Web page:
Beloved by young readers, speculative fiction often gets a very different reception from grown-ups, some of whom lament that such books lack the depth of literary fiction, especially if — horrors! — they are popular ones in a series. It took a tsunami of media attention to get such adults to capitulate to J. K. Rowling’s Harry Potter books and, once they did, they raved about the series as an exception, seemingly unaware of its distinguished lineage. Fortunately, others feel differently, aware that some of the most inventive, enthralling, provocative and (yes) literary writing for children comes in this form. Setting their stories in invented places, a magical version of the real world or far across the universe, these authors explore weighty themes in highly original ways. For established fans, new readers and open-minded skeptics, four new titles offer distinctive and rich reading experiences.
Read on here to see what I thought about Corey Ann Haydu’s Eventown, Anna Ursu’s The Lost Girl, Catherine Doyle’s The Storm Keeper’s Island, and Yoon Ha Lee’s Dragon Pearl.
I was delighted to be in the room where it happened (well, where it was announced) this year in Seattle. I was 2nd in line due to the energy of my roommate, the irrepressible Susannah Richards, who — as she does — helped the ALSC and convention center staff — manage the line. Meanwhile, I ate donuts offered by another front-liner, agent Barry Greenblatt, and had some fantastic conversations with members of this year’s Notables committee and others.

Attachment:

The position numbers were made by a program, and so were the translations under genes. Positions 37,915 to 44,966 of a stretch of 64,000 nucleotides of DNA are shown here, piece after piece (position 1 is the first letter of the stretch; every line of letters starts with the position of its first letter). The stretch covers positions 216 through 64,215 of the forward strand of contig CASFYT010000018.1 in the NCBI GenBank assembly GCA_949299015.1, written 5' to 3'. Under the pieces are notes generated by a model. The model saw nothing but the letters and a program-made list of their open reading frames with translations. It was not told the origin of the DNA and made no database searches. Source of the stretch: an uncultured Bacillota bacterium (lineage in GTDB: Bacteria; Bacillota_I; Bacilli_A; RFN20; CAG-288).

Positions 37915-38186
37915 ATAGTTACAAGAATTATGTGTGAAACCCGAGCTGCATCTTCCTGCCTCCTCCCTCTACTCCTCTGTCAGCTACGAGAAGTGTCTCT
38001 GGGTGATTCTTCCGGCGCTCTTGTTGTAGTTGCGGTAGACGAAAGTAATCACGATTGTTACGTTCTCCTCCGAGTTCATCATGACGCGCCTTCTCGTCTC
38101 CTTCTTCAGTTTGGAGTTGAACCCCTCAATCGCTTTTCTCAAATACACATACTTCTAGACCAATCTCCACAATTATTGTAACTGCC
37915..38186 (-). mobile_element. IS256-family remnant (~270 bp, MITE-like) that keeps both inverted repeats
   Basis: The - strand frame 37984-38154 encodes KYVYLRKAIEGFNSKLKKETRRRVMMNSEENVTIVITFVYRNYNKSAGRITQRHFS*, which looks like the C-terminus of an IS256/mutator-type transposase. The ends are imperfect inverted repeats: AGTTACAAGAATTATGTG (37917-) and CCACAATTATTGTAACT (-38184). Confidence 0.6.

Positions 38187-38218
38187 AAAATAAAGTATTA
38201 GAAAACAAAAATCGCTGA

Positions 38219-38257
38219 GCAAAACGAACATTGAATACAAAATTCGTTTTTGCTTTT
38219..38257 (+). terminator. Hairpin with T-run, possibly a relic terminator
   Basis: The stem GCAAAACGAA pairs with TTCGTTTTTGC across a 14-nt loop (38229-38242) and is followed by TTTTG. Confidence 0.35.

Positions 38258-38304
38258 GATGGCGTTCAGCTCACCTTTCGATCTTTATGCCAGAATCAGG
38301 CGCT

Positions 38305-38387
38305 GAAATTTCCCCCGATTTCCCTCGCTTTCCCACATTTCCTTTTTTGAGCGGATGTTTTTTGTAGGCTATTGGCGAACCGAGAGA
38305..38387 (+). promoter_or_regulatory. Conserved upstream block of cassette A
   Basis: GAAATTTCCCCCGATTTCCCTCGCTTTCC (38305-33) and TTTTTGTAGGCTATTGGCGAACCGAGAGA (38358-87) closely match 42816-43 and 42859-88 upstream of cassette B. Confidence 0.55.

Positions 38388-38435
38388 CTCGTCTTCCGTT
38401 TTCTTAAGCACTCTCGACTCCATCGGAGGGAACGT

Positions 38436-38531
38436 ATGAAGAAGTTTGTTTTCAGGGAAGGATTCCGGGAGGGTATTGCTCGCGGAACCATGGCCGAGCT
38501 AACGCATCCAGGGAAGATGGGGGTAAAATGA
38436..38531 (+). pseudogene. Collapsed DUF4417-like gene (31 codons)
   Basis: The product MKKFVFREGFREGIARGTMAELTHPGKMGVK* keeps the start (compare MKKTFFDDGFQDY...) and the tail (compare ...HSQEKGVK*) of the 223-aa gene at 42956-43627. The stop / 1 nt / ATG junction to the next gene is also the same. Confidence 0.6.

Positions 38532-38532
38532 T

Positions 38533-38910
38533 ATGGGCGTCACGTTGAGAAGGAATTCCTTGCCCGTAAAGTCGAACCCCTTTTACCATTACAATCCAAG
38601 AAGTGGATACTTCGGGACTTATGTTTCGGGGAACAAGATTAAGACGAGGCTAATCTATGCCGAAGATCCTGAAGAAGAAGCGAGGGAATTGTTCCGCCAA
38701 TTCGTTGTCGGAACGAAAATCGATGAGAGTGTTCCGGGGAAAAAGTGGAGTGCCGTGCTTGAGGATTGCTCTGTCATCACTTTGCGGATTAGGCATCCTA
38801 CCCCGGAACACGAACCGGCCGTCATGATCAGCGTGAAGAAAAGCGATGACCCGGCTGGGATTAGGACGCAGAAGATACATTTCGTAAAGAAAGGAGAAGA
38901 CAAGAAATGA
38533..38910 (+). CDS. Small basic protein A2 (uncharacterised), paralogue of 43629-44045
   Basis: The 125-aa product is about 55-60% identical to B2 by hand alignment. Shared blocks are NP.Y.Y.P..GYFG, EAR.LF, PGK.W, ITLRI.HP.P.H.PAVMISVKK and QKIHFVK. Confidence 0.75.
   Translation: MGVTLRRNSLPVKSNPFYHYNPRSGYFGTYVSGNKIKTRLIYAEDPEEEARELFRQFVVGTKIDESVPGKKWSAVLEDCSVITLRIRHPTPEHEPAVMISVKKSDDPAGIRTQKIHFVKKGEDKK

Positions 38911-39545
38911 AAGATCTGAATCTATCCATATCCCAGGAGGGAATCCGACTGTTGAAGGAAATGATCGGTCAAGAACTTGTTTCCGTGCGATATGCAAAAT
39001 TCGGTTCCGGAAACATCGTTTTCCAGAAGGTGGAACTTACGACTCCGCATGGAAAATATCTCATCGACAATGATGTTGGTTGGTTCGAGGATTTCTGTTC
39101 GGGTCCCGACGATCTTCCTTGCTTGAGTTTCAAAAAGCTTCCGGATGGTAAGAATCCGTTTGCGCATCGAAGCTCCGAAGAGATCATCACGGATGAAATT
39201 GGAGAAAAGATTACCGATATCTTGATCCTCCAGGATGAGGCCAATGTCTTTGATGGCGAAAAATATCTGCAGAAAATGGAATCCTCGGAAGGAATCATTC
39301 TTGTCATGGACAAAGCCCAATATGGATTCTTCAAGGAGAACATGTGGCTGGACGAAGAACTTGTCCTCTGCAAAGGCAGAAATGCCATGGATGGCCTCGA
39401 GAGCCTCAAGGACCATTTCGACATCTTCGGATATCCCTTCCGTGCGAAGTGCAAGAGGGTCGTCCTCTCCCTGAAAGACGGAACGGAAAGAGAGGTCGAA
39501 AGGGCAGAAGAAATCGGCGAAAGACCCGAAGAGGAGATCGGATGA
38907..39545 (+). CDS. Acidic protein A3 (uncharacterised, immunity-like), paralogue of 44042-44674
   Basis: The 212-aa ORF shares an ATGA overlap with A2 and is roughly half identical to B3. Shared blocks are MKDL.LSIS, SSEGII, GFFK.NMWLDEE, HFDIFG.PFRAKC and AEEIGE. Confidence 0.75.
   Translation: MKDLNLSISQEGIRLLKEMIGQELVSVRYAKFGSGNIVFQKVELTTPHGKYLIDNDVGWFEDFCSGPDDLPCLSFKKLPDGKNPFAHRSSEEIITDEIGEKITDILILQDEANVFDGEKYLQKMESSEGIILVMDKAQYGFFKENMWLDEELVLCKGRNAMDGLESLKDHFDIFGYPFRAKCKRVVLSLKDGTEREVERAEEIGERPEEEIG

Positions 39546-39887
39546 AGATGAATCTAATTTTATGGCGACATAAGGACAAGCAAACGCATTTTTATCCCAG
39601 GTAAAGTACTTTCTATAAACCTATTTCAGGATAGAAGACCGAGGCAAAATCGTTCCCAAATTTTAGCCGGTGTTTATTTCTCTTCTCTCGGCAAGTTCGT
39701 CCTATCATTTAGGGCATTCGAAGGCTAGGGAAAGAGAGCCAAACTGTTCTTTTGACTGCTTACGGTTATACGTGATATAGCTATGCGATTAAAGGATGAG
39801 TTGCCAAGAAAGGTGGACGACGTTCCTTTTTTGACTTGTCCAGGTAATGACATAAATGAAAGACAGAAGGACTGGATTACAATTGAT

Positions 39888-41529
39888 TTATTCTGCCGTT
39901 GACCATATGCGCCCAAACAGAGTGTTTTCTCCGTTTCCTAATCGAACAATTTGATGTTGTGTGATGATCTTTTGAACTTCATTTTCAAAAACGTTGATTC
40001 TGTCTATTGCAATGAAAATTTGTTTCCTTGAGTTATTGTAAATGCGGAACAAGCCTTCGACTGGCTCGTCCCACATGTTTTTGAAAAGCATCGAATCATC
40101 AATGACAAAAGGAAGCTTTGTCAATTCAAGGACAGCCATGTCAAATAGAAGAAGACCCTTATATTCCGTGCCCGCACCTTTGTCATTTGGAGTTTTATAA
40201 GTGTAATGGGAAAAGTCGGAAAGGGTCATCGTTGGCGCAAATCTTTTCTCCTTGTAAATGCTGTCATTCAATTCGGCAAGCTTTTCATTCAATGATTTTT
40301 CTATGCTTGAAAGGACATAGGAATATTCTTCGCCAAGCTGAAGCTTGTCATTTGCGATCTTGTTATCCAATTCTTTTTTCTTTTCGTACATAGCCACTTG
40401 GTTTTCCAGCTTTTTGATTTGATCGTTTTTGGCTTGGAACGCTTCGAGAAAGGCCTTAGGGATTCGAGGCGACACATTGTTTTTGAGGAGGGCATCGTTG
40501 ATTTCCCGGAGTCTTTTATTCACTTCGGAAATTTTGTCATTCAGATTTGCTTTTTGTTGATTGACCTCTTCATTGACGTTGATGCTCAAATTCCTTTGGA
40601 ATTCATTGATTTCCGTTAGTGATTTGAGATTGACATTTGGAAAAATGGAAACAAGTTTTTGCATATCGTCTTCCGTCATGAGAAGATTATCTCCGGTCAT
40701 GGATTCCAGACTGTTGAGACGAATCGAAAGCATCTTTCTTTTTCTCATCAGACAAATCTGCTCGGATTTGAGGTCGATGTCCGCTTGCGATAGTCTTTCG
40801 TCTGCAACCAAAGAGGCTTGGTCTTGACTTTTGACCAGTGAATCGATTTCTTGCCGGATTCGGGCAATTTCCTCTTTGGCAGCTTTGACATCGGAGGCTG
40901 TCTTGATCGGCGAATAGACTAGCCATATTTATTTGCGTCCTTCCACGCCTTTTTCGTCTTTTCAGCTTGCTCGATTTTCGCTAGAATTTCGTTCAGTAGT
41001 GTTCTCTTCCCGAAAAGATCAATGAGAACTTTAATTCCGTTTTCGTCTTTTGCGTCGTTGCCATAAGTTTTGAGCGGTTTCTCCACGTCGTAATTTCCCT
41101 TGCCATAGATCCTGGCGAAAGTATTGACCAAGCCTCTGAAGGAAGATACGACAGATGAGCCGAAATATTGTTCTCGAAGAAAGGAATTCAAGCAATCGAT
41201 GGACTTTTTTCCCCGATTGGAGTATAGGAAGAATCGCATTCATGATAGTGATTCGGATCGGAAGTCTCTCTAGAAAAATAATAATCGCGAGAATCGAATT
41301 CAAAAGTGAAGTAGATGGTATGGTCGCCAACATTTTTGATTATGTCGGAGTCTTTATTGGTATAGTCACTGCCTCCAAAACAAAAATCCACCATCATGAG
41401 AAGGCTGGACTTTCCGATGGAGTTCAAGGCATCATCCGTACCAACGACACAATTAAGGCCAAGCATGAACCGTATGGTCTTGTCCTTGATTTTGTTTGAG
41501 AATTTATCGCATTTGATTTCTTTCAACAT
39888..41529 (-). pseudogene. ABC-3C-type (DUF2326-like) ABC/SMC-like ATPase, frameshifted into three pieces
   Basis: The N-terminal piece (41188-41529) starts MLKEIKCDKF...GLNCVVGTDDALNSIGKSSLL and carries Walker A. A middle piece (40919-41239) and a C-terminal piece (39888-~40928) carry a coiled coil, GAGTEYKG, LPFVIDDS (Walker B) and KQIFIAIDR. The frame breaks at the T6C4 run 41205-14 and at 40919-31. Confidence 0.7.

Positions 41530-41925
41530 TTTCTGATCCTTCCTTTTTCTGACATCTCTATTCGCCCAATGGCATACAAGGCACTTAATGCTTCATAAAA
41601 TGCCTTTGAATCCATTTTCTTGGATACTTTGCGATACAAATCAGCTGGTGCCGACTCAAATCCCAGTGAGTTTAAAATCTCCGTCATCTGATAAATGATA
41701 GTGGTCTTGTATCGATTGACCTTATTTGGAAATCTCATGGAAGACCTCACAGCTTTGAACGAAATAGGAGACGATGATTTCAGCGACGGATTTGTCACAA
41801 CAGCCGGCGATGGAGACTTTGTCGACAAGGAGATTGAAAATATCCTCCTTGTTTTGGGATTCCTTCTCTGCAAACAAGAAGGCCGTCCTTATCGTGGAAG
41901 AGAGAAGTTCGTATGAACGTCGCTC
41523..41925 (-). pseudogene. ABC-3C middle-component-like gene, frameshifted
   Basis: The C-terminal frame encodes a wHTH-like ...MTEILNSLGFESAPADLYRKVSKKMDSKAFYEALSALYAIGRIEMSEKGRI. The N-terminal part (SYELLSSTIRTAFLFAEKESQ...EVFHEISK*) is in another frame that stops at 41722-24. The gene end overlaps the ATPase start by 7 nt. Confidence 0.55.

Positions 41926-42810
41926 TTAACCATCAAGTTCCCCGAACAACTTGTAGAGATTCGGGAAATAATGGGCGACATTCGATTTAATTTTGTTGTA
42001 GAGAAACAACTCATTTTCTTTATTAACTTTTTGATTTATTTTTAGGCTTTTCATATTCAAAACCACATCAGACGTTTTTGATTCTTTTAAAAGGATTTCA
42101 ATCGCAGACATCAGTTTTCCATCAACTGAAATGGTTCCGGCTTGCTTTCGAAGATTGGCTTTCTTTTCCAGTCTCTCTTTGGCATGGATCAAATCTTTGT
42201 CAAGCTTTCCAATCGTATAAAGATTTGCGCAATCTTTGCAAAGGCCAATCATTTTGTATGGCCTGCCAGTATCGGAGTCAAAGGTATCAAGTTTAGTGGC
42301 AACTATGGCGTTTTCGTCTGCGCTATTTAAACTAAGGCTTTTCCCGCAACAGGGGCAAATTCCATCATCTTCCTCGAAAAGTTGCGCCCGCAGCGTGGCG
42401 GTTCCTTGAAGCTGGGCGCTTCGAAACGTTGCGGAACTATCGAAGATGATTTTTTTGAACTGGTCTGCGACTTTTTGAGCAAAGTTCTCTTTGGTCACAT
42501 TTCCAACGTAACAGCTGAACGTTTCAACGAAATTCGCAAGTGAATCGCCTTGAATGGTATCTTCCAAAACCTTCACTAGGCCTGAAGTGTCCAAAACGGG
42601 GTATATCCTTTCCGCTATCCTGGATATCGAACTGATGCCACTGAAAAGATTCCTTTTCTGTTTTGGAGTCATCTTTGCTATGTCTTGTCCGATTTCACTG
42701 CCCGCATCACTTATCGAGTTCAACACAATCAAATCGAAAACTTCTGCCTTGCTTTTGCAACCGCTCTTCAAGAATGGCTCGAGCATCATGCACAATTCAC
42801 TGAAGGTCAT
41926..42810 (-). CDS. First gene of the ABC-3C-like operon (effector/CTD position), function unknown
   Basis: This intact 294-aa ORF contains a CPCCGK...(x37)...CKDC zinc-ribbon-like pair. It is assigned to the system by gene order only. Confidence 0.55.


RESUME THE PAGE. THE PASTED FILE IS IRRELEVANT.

Oh, and also was talked into this photo. Why this guy was there, I’m not really sure.
Anyway, the real point was the announcements. Sitting directly behind the committee members (due to my hardworking roommate) was great fun. Having been in their seats, I know how incredibly exciting and moving it is to have your selections announced.
Now as to those selections — a reminder: every committee is made up of a group of individuals. A different group of individuals would probably make a different selection. This year’s committee members worked hard all year and then really hard last weekend to make their decisions. Having been there I know how difficult it is to reach consensus. You have to give up beloved titles to get to those that you all can agree on. So while we observers may be surprised and perhaps disappointed in the results, I urge that we respect those who made them. (A few years ago I wrote a post for the Nerdy Book Club that is still relevant: “Top Ten Things You May Not Know About the Newbery Award.”)
While the Newbery winner, Meg Medina’s Merci Suárez Changes Gears, was not among my personal top choices, I had read it with pleasure and think it a terrific choice, one I’d easily have gotten behind if I’d been on the committee. Here’s what I wrote on goodreads last April after reading it:
Lovely spot-on middle grade featuring a close extended Cuban-American family, a realistic middle school, and a warm story. Merci is a delightful character to spend time with along with her friends and family.
Also had read and liked the honors, Veera Hiranandani’s The Night Diary and Catherine Gilbert Murdock’s The Book of Boy.
I was glad some of my personal favorites were recognized in other awards.
- Elizabeth Acevedo’s The Poet X received the Printz Award, the Pura Belpré Author Award, and an Odyssey Honor (which is how I experienced the book).
- Kekla Magoon’s The Season of Styx Malone received a Coretta Scott King Author Honor Award
- Jonathan Auxier’s Sweep: The Story of a Girl and Her Monster received a Sydney Taylor Book Award
- Varian Johnson’s The Parker Inheritance received a Coretta Scott King Author Honor Award and an Odyssey Honor (narrated by Cherise Booth).
But it was the Children’s Literature Legacy Award that meant the most to me. It was posthumously given to Walter Dean Myers, one of the great men of this tiny word of books for children.